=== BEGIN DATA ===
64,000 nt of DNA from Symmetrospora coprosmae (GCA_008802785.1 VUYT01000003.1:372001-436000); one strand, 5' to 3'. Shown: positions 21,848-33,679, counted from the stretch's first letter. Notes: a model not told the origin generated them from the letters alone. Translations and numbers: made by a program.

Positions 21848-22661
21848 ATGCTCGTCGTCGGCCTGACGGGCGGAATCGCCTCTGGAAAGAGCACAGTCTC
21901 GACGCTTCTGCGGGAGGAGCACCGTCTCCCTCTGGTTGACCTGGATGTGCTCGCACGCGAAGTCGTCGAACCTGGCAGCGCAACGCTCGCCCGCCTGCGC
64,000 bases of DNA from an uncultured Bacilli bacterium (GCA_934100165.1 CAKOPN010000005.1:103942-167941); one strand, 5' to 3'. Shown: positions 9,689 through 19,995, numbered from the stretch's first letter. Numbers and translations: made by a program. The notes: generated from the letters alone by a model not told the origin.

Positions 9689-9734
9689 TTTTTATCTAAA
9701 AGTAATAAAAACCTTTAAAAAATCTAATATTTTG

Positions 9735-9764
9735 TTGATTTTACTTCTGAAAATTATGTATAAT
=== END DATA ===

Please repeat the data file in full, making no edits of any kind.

64,000 nt of DNA from Symmetrospora coprosmae (GCA_008802785.1 VUYT01000003.1:372001-436000); one strand, 5' to 3'. Shown: positions 21,848-33,679, counted from the stretch's first letter. Notes: a model not told the origin generated them from the letters alone. Translations and numbers: made by a program.

Positions 21848-22661
21848 ATGCTCGTCGTCGGCCTGACGGGCGGAATCGCCTCTGGAAAGAGCACAGTCTC
21901 GACGCTTCTGCGGGAGGAGCACCGTCTCCCTCTGGTTGACCTGGATGTGCTCGCACGCGAAGTCGTCGAACCTGGCAGCGCAACGCTCGCCCGCCTGCGC
64,000 bases of DNA from an uncultured Bacilli bacterium (GCA_934100165.1 CAKOPN010000005.1:103942-167941); one strand, 5' to 3'. Shown: positions 9,689 through 19,995, numbered from the stretch's first letter. Numbers and translations: made by a program. The notes: generated from the letters alone by a model not told the origin.

Positions 9689-9734
9689 TTTTTATCTAAA
9701 AGTAATAAAAACCTTTAAAAAATCTAATATTTTG

Positions 9735-9764
9735 TTGATTTTACTTCTGAAAATTATGTATAAT